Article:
- The Washington Times - Thursday, January 17, 2019

Senate Democrats are refusing to embrace House Speaker Nancy Pelosi’s rhetoric denouncing border walls as an “immorality,” but they are being careful to avoid undercutting her new role as the party’s leader in the shutdown standoff.

Mrs. Pelosi has moved unsteadily since seizing the speaker’s gavel amid the partial government shutdown, including the “immorality” comment and her shifting explanations for why she told President Trump to postpone the State of the Union address.

Still, she garners strong support from Democrats on both sides of the Capitol for remaining steadfast in shutdown fight and refusing Mr. Trump’s demand for $5.7 billion for border security.

Sen. Sheldon Whitehouse, Rhode Island Democrat, balked at her bringing morality into the border wall dispute.

“That’s not a word that I’ve used,” he said.

Mr. Whitehouse hesitated to say Mrs. Pelosi speaks for Senate Democrats in the shutdown debate, though he applauded her for suggesting Mr. Trump postpone the Jan. 29 State of the Union address.

Mrs. Pelosi’s jab at the annual speech was her most pointed attack yet in the shutdown fight with Mr. Trump.

The move would deny Mr. Trump a uniquely presidential platform to take on Democrats, while allowing Mrs. Pelosi to highlight another shutdown disruption.

Sen. Edward J. Markey, Massachusetts Democrat, said he fully backed nixing the big speech. And he came close to making the shutdown a matter of right and wrong.

“It is an atrocity what is happening to ordinary workers,” he said.

Support for Mrs. Pelosi’s bold confrontation of the president was even stronger on the other side of the Capitol, as House Democrats have rallied behind the new speaker in her showdown with Mr. Trump.

“It’s down-the-line united,” said Rep. Rosa DeLauro, Connecticut Democrat. “The Democratic caucus is united, and the Democratic caucus is united behind Speaker Pelosi — without question.”

Mr. Trump retaliated against Mrs. Pelosi by canceling an official government jet that was supposed to take her and a group of lawmakers Thursday to Brussels and Afghanistan.

Earlier, Mrs. Pelosi changed her reasoning for requesting Mr. Trump postpone the January address to a joint session of Congress. She originally cited security concerns because of the shutdown, but Homeland Security Secretary Kirstjen Nielsen then affirmed that the Secret Service is “fully prepared” to handle the speech.

On Thursday, Mrs. Pelosi said she didn’t want Secret Service agents working the speech without getting paid.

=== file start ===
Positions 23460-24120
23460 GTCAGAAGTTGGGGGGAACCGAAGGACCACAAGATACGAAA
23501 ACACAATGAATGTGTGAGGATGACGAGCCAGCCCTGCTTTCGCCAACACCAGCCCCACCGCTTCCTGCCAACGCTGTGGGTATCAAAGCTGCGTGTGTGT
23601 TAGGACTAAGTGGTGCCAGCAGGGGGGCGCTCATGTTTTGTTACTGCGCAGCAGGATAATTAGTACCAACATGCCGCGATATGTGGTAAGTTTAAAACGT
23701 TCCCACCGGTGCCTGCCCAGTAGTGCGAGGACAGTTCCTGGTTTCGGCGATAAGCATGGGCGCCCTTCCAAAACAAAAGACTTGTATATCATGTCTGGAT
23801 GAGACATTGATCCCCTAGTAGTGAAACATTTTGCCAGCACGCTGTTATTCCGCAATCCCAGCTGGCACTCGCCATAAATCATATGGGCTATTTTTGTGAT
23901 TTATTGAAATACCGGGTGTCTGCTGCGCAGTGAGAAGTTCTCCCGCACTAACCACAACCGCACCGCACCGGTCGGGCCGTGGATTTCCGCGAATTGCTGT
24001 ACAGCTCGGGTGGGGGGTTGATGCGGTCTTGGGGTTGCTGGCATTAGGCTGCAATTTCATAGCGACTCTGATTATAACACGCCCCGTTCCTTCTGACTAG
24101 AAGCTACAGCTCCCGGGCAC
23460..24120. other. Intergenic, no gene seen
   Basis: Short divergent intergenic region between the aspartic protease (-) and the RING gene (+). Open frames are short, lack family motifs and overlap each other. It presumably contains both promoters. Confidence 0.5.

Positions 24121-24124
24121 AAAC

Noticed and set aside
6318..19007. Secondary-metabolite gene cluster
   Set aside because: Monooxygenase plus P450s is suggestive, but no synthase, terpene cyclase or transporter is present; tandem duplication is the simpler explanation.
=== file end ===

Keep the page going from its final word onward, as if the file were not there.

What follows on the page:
Sen. Tim Kaine, Virginia Democrat, said it would be “odd” for the president to deliver the speech during a shutdown.

“The right thing would be for the government to be open that day,” he said. “We always want a president to look at the audience and say, ‘The state of the union is sound.’ I don’t see how a president can say those words when the government is shut down,” said Mr. Kaine, who was former Secretary of State Hillary Clinton’s running mate on the Democratic presidential ticket in 2016.

House Democrats said they were in lockstep with Mrs. Pelosi. Some were puzzled by Mr. Trump’s claim that rank-and-file Democrats looking to make a shutdown deal are being held back by party leaders.

“I know the ideological sort of corners of the caucus, and I don’t sense that that’s the mood of the caucus,” said Rep. Mark Takano, California Democrat and the new chairman of the House Committee on Veterans’ Affairs. “I think everybody is very aligned [by] sending a message to the president that it’s time to open the government. And I think our caucus really sees the president as the impediment.”

Rep. Anthony Brown, whose Maryland district is home to a significant number of federal employees, said his constituents support the notion that members shouldn’t be negotiating the border wall while the government is shut down.

“I do believe at this point, we are very united as a caucus in that framework of, you got to open government before you can have meaningful conversations,” he said.

Rep. Jennifer Wexton, Virginia Democrat, acknowledged that her Northern Virginia district is hard hit by the shutdown also but said the party is “unified that we want the government to reopen.”

“I don’t see how negotiations can really take place while the federal workers and contractors and all those who depend on the services of the federal government are being held hostage,” she said.

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